29 July 2011

The Road to leafy Islington

007 by cocosolis
007, a photo by cocosolis on Flickr.
After a month commuting to London from Rugby, cycling to the train station at the Rugby end on my Father-in-Law’s 1970’s compact bike, and trying to use the Boris bike in London, I am now enjoying a month in leafy Islington, a mere 2 miles from my workplace, thanks to the generosity of some friends.  To put the icing on the cake, the flat comes complete with a Ridgeback Attaché fold-up bike.

Setting it up took me longer than I’d expected – it’s not that it was difficult, but it has to be done in the right order and instructions aren’t always as crystal-clear as the manufacturers tell you. And I don’t read instructions anyway. It’s all about where you put the things that perhaps are not meant to fit nicely – the pedals, the handlebars, the saddle.

My friend explained they hadn’t used the bike for years – bought it, then a couple of accidents they heard about put them off the idea – and the tyres were totally flat. I pumped them up, then left it for 24 hours, the idea being to make sure the flat tyres were just lack of use and not a puncture of some sort. Meanwhile, I would walk to work and plan my route a bit – I’ve come to the conclussion that in London you should cycle on quiet roads whenever possible. My route seemed pleasant yet very effective – it took 25’ on foot, crossing a canal over a pedestrian/cycling bridge. No major roads were involved.

The next day I got up early and set off to work on my bike. Needless to say, I didn’t manage to replicate the route I’d taken while on foot. A wrong turn somewhere and presto! I was lost. Eventually I got to work but via Hoxton Square – I had gone a bit too far north.

Getting back was, however, even worse. This time I got lost from the start, and compounded the mistake so that, after 25’ of cycling (by then I could have done it on foot faster) I realised I was going in the wrong direction altogether – literally, back to work. A check of the map enabled me to retrace my steps and eventually get home – an hour after setting off.

Now, a word of caution about cycling in London: you can cycle on quiet roads, but have to do a lot of navigation; or you can stick to main roads, brave the traffic but make navigation much easier. In my view, you can’t do both – not unless you have the brain of a homing-pigeon, but bigger. Like a London cabbie.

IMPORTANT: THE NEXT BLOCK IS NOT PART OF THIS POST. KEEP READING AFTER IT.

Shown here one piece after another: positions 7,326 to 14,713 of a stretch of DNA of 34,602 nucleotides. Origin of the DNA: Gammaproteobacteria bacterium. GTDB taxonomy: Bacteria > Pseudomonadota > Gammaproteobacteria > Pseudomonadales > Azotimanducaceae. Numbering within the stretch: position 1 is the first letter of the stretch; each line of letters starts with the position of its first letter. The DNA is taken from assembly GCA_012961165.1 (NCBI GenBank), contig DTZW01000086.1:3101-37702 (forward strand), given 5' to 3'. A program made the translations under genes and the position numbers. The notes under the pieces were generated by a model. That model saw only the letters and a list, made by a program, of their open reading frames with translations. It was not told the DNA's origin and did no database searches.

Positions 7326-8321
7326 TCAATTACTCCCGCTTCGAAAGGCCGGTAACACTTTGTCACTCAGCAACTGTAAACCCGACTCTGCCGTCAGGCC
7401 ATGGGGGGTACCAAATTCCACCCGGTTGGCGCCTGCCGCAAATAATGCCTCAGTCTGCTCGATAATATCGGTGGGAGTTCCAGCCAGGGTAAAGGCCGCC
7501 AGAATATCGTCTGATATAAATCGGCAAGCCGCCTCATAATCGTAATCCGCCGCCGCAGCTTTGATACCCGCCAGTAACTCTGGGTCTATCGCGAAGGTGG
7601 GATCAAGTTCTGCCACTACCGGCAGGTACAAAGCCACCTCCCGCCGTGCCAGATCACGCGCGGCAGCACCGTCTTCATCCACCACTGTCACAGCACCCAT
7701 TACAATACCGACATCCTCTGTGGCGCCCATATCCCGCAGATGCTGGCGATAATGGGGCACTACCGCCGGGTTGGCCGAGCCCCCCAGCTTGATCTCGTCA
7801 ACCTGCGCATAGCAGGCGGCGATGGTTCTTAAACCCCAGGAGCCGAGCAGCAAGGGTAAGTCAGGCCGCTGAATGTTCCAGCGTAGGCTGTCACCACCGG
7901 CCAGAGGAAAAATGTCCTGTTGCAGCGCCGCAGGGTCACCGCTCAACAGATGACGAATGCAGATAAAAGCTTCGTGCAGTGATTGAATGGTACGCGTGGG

13 July 2011

Much more bread to slice....

It's a Peruvian expression - meaning there is still a long way to go - no room for complacency.   Which, I wonder, may be a danger in London when it comes to promoting and enabling safer cycling.  In a nutshell, London seems to think that it, alone in the UK, has 'cracked' cycling - no need to go envy your fellow Europeans, cycling in London has doubled - and who ever cared about the rest of the UK anyway?

The reality is that, while there's been progress and numbers have certainly grown dramatically in the capital, there remains much to do, and some of the things being done could be better. This chimes with views expressed by David Henbrow about cycling in London.

Take this as an example.  These very short clips show a dedicated cycle lane near King's Cross/St Pancras.  It is a segregated cycle lane - cor blimey, isn't that enough?  What more do cyclists want?

Now, look at the picture again.  I am prepared to accept the cycle lanes, even though they are very narrow - some sort of passing scrape or collision can only be a matter of time.  You can see how the change of direction so imposed baffles most people - one fellow just ignores it and carries on, others weave back into the traffic, almost recklessly.

Then you have this absurd design, in which suddenly all bike traffic going one way is directed to cross the path of bikes coming in the opposite direction and, a bit more abruptly than anyone wanting to live to cycle another day would like, rejoin the main carriageway and go back to competing against motor vehicles.

It's just not good enough.  I can't quite see why this is an OK arrangement.  It isn't.  And don't even get me started on the Boris Bikes.